US Report Lists ‘Significant Human Rights’ Abuses in India, Notes UAPA Concerns

The report also noted the situation of political prisoners and detainees, and unjustified arrests of journalists.

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In an annual report on human rights practices released by the United States State Department on Monday, 20 March, listed "significant human rights issues" in India, including instances of alleged unlawful and arbitrary killings, interference with privacy, challenges to press freedom and violence that targets religious and ethnic minorities. 

In the 2022 Country Reports on Human Rights Practices, released by the Joe Biden Administration, urged India to uphold human rights commitments and obligations and comes almost a year after Secretary of State Antony Blinken said that the US was monitoring what he called a rise of human rights abuses by some government, police and prison officials in India. 

Acting Assistant Secretary for Democracy, Human Rights, and Labour Erin Barclay said, “We have, and we will continue to strongly urge India to uphold its human rights obligations and commitments."

Barclay added:

"Not surprisingly, we also regularly meet with civil society both in the US and India to hear their perspectives and learn from their experiences, and we encourage the Government of India to consult with them as well.”

Moreover, the report said that significant human rights issues in India had included credible reports of the government or government agents undertaking extrajudicial killings, torture, cruel and inhuman treatment, and punishment by police and prison officials.

It also mentioned the situation of political prisoners and detainees and the unjustified arrests or prosecutions of journalists. 

The report sheds light on a lack of accountability for official misconduct that persists through multiple layers of the government in India and contributes to widespread impunity.

The State Department also noted the presence of other significant human rights violations in 2022, which include unlawful and arbitrary killings, inhuman treatment and punishment dished out by authorities, alleged arbitrary arrest and detention, unlawful interference with privacy, restrictions on the freedom of speech, expression and media, and enforcement of criminal libel laws to curb expression.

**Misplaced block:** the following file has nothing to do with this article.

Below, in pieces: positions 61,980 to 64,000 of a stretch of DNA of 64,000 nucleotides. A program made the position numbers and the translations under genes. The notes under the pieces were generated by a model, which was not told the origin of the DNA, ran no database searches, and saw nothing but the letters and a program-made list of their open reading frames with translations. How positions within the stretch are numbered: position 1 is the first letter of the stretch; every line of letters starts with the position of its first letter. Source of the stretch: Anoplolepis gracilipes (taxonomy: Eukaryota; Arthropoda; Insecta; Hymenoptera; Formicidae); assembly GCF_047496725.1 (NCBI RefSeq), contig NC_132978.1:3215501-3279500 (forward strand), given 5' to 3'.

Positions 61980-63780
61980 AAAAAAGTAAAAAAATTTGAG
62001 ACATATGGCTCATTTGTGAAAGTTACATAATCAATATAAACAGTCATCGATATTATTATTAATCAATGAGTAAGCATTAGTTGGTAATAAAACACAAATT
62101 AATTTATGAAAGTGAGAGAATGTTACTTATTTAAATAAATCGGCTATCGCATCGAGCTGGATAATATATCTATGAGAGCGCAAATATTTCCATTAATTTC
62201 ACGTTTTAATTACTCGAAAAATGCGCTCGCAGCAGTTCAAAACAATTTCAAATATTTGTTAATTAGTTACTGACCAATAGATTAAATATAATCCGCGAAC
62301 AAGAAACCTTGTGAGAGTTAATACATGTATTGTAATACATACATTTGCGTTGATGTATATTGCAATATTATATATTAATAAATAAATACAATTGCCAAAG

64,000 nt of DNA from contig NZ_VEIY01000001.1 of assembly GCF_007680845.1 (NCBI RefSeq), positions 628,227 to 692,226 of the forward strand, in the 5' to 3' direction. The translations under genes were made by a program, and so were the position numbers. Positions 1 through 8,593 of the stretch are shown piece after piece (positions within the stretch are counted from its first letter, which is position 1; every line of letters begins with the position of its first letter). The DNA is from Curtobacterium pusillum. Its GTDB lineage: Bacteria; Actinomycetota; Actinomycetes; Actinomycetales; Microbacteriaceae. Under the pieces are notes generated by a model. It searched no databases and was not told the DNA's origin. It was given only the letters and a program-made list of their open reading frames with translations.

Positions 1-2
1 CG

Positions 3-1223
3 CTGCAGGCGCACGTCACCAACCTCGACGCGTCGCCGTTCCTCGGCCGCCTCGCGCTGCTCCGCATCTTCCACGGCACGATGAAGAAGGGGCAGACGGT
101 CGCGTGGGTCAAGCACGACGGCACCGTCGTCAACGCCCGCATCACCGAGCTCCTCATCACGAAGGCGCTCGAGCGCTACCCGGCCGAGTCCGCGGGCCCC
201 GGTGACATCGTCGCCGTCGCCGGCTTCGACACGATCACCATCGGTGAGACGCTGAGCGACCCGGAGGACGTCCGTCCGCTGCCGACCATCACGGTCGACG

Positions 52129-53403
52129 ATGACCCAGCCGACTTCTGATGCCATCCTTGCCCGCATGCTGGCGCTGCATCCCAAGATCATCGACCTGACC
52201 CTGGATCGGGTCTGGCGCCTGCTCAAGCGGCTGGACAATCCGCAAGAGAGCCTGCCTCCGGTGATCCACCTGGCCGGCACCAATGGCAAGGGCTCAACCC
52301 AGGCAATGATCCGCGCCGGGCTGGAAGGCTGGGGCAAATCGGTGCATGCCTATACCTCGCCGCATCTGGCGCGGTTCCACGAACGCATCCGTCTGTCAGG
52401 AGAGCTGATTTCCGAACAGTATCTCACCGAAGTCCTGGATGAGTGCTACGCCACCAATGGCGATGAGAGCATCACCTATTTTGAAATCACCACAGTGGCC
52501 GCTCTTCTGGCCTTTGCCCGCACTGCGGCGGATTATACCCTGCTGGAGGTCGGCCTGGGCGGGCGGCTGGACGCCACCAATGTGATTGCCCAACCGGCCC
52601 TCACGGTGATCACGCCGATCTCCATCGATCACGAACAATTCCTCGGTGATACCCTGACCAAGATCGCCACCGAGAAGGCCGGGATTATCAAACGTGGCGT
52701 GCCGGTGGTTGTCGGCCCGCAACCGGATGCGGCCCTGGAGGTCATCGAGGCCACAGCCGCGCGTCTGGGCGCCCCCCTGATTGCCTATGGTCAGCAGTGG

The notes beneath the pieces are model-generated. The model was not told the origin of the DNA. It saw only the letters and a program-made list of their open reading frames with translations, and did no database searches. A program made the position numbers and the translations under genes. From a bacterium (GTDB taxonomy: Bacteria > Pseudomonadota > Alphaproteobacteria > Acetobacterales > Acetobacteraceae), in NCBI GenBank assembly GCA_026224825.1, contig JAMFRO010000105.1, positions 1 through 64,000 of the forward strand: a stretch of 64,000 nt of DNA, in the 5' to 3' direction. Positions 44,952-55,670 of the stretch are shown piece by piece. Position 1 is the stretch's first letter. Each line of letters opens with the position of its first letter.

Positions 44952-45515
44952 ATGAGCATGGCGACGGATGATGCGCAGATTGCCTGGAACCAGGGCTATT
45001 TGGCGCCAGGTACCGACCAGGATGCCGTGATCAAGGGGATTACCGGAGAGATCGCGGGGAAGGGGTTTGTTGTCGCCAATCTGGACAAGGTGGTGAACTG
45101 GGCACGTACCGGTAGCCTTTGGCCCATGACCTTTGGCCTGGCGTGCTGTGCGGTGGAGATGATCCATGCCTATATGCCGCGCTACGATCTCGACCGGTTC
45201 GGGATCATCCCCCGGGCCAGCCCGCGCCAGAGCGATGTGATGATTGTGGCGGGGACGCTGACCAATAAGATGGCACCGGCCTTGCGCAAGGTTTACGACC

"Human rights activists reported the government was allegedly targeting vocal critics from the Muslim community and using the bulldozers to destroy their homes and livelihoods" without due process, the U.S. report released on Monday added.

Since 2014, India has slid from 140th in the World Press Freedom index, an annual ranking by Reporters Without Borders, to 150th in 2022, the lowest in its history. India also topped the chart with the most internet shutdowns in the world for five years in a row, Access Now, an internet advocacy watchdog, said. 


"Civil society organisations expressed concern that the central government sometimes used UAPA (Unlawful Activities Prevention Act) to detain human rights activists and journalists," the US Rare Department report said. 

The annual report also takes into account the restrictions on the internet, interference in peaceful association and restrictions on the freedom of movement and on the right to leave the country and alleged harassment of several domestic and international human rights bodies. 

"Democracy, human rights, and labour rights are mutually reinforcing, and support for democratic renewal is essential to promoting these rights," said Blinken. 

The annual human rights report from the State Department is a mandatory requirement of the US Congress.

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